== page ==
It strikes me that Liz Warren is hitting more hurdles and tripwires than the other front runners, Biden and Sanders. It’s remarkable that she’s doing as well as she is.
For example, from the beginning of her campaign she made it clear she was committed to some kind of universal health care program. Although she signed on to Bernie Sanders’s Medicare for All plan early on, for a while she tried to maintain a position of openness to other possible plans. And I think that would have been a good general election position, but the activist base wouldn’t let her do that. There was widespread grumbling that maybe she wasn’t really committed to universal healthcare.
And then when she did commit to a specific plan, she was put on the spot about raising taxes to pay for it. As David Atkins said, “how will you pay for it?” is the new “but her emails.” He writes,
…an enormous amount of the media debate in the 2020 election will focus on how the Democratic nominee intends to pay for priorities like healthcare and climate change mitigation. Even as the Republicans blow ever-bigger holes in the national budget without the slightest concern for how they will be paid for.
Bernie went ahead and bit the raising taxes bullet. From the most recent debate:
I think that was a good answer. He’s not going to be leaned on as much during the primaries, but of course this might bite him in a general election campaign. He’s going to raise taxes! Oh noes!
And then there’s Joe Biden, who mostly wants to build on Obamacare. If you saw Kate McKinnon play Warren in last night’s SNL cold open, you’ll remember the line — “My plan compares favorably in that it exists. Nobody asks Biden how to pay for stuff because his plans are so vague. No one asks how we’re going to pay for ‘Remember Obama.’”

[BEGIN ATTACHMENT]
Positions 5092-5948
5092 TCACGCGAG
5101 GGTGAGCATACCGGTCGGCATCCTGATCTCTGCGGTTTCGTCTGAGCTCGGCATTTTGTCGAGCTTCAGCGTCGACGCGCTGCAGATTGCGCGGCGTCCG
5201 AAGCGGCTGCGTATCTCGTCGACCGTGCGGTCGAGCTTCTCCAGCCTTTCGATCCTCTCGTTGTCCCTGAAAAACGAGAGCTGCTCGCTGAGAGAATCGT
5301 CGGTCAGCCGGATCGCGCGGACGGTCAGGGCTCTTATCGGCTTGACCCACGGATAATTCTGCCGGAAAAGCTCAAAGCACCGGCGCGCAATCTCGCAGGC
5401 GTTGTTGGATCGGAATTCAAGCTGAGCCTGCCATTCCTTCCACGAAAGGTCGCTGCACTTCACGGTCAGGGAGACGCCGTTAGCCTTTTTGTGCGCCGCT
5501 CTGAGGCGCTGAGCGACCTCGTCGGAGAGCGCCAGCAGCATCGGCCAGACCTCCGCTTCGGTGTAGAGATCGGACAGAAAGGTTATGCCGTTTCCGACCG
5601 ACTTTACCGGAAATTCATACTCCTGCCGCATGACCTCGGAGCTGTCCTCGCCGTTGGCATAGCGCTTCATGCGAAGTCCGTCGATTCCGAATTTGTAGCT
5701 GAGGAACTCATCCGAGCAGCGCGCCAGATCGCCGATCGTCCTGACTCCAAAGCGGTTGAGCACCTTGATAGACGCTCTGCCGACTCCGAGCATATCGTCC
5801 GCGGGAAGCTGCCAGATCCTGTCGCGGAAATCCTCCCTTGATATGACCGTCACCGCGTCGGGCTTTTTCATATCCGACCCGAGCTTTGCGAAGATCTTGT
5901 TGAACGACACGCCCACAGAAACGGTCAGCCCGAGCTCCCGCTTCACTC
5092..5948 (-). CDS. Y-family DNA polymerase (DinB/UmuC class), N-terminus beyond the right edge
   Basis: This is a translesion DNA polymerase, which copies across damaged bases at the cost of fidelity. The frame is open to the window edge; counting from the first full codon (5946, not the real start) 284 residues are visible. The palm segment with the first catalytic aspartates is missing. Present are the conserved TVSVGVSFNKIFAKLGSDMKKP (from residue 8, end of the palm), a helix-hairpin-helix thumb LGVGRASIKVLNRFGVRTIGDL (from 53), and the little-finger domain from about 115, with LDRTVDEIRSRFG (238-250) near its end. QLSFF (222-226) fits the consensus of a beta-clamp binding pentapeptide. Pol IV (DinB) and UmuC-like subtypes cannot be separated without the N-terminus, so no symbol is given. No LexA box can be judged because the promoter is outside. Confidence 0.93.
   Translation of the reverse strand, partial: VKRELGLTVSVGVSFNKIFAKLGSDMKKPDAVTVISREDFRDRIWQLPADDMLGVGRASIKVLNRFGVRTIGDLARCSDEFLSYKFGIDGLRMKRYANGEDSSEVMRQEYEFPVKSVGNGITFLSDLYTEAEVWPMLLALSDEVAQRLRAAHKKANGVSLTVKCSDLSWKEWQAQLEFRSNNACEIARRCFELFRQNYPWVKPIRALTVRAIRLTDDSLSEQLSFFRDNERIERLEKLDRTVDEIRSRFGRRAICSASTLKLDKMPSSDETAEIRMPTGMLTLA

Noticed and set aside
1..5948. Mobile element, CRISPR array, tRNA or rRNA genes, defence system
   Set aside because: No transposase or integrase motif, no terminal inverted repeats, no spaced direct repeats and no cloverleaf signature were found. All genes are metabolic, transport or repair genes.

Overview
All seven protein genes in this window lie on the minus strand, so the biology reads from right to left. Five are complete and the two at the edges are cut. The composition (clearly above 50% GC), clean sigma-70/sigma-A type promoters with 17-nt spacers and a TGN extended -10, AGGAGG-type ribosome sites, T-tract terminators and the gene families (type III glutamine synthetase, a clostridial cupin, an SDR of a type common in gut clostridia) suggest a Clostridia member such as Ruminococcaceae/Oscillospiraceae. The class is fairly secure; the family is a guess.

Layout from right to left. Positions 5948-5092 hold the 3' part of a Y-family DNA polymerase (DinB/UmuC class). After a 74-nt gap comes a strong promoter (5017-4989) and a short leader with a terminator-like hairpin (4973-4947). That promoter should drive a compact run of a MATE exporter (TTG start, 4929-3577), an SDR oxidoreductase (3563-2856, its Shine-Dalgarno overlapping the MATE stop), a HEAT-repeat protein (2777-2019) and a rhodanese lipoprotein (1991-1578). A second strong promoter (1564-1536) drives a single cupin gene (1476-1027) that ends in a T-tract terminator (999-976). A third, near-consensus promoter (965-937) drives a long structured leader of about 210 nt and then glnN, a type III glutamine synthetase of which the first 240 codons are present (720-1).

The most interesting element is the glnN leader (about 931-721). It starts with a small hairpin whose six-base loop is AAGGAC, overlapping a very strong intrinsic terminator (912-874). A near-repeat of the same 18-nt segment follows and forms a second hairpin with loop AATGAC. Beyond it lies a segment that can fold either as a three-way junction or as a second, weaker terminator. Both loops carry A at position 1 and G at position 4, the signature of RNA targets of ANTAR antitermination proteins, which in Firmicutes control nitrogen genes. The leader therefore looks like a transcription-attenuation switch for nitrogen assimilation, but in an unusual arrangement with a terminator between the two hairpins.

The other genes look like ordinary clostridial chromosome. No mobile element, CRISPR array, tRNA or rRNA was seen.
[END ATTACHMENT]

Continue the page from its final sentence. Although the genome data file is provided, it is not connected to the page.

So now Warren has released a Medicare for All plan that would not require raising taxes on the middle class. Paul Krugman called it a serious plan.
Warren needed to show that she was working the problem. And she did. She brought in real experts like Donald Berwick, who ran Medicare during the Obama years, and Betsey Stevenson, former chief economist at the Labor Department. And they have produced a serious plan. As I said, experts will argue with the numbers, but this is the real thing — not some left-leaning version of voodoo economics.
Naturally there were some progressive activists who threw a fit because Warren consulted people who had worked for the Obama administration. This was seen as evidence of her lack of committment to progressivism. I swear, lefties can be their own worst enemies.
Now, anyone who’s been around the block a couple of times knows that, even if Warren becomes president, the health care plan that finally makes its way through Congress is likely to be considerably different from whatever she’s proposing now. I’m not sure we’re helping ourselves by making our candidates commit to very specific plans rather than just to more general principles.
Certainly Republican candidates never have to come up with specific plans. They promise the moon, and when elected they cut taxes. And when the tax cuts don’t deliver anything for anybody who wasn’t already wealthy, they blame Democrats. Their base never catches on, and reporters don’t hold their feet to the fire. But Democrats can’t get away with that.